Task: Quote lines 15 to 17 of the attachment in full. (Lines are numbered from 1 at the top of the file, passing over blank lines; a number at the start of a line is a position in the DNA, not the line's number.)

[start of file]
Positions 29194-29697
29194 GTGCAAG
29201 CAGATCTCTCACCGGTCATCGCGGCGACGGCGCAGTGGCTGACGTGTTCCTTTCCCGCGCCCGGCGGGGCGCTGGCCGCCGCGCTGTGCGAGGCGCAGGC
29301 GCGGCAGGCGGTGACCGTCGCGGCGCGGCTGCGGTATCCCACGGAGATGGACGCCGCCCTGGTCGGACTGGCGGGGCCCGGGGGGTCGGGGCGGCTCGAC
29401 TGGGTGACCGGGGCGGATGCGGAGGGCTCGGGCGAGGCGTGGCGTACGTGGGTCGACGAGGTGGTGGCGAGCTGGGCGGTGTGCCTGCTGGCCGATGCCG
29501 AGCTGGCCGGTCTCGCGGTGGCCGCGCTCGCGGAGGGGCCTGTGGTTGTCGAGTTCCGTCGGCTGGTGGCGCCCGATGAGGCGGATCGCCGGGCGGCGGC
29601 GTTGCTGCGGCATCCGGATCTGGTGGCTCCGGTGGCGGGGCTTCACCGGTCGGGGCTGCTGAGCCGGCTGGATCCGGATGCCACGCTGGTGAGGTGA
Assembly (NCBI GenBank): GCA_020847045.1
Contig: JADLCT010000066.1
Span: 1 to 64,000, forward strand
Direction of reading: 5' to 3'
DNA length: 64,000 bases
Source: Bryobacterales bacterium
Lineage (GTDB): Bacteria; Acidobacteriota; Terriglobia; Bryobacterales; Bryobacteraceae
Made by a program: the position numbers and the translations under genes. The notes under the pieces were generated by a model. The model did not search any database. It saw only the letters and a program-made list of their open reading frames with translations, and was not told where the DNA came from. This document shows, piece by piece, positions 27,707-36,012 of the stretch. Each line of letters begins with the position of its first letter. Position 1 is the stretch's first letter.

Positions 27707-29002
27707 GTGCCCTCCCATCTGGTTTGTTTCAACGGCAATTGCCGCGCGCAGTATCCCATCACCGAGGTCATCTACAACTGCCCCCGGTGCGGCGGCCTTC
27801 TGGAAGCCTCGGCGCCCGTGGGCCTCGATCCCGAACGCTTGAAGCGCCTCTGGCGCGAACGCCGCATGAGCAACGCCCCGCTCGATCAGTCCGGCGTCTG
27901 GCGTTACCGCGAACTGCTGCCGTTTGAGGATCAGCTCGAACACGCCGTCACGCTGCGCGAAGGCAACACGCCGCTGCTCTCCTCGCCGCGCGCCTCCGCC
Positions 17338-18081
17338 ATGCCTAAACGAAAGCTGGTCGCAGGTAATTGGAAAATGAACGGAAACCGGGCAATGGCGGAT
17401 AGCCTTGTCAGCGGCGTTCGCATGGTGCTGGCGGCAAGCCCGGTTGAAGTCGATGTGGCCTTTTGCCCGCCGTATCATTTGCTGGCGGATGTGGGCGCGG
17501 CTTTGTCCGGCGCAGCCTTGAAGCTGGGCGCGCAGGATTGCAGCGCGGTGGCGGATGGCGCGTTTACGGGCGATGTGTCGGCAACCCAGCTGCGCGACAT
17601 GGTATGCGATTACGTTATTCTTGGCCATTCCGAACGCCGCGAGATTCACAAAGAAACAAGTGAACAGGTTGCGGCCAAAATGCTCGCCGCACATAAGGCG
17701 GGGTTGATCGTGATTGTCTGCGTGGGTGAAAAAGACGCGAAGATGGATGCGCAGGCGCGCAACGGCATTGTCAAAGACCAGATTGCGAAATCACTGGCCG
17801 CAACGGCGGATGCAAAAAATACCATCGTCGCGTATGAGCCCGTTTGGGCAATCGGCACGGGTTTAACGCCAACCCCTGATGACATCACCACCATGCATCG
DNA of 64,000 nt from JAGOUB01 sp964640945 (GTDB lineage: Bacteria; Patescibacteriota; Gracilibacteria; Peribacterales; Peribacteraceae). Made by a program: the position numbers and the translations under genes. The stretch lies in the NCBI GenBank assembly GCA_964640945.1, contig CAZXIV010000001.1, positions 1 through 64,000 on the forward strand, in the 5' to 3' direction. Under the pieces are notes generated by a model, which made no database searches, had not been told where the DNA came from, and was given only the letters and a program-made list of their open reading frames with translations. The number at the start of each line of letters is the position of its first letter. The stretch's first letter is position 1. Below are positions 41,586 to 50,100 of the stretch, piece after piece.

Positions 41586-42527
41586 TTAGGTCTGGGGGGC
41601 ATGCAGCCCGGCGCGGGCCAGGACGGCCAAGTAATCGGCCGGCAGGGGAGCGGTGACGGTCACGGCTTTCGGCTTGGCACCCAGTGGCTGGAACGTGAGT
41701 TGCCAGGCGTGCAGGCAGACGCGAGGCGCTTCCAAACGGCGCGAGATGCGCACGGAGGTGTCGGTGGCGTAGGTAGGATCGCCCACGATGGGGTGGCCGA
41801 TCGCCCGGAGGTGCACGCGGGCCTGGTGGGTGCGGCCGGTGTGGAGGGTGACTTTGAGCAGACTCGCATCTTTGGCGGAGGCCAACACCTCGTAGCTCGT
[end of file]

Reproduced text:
Made by a program: the position numbers and the translations under genes. The notes under the pieces were generated by a model. The model did not search any database. It saw only the letters and a program-made list of their open reading frames with translations, and was not told where the DNA came from. This document shows, piece by piece, positions 27,707-36,012 of the stretch. Each line of letters begins with the position of its first letter. Position 1 is the stretch's first letter.

Positions 27707-29002
27707 GTGCCCTCCCATCTGGTTTGTTTCAACGGCAATTGCCGCGCGCAGTATCCCATCACCGAGGTCATCTACAACTGCCCCCGGTGCGGCGGCCTTC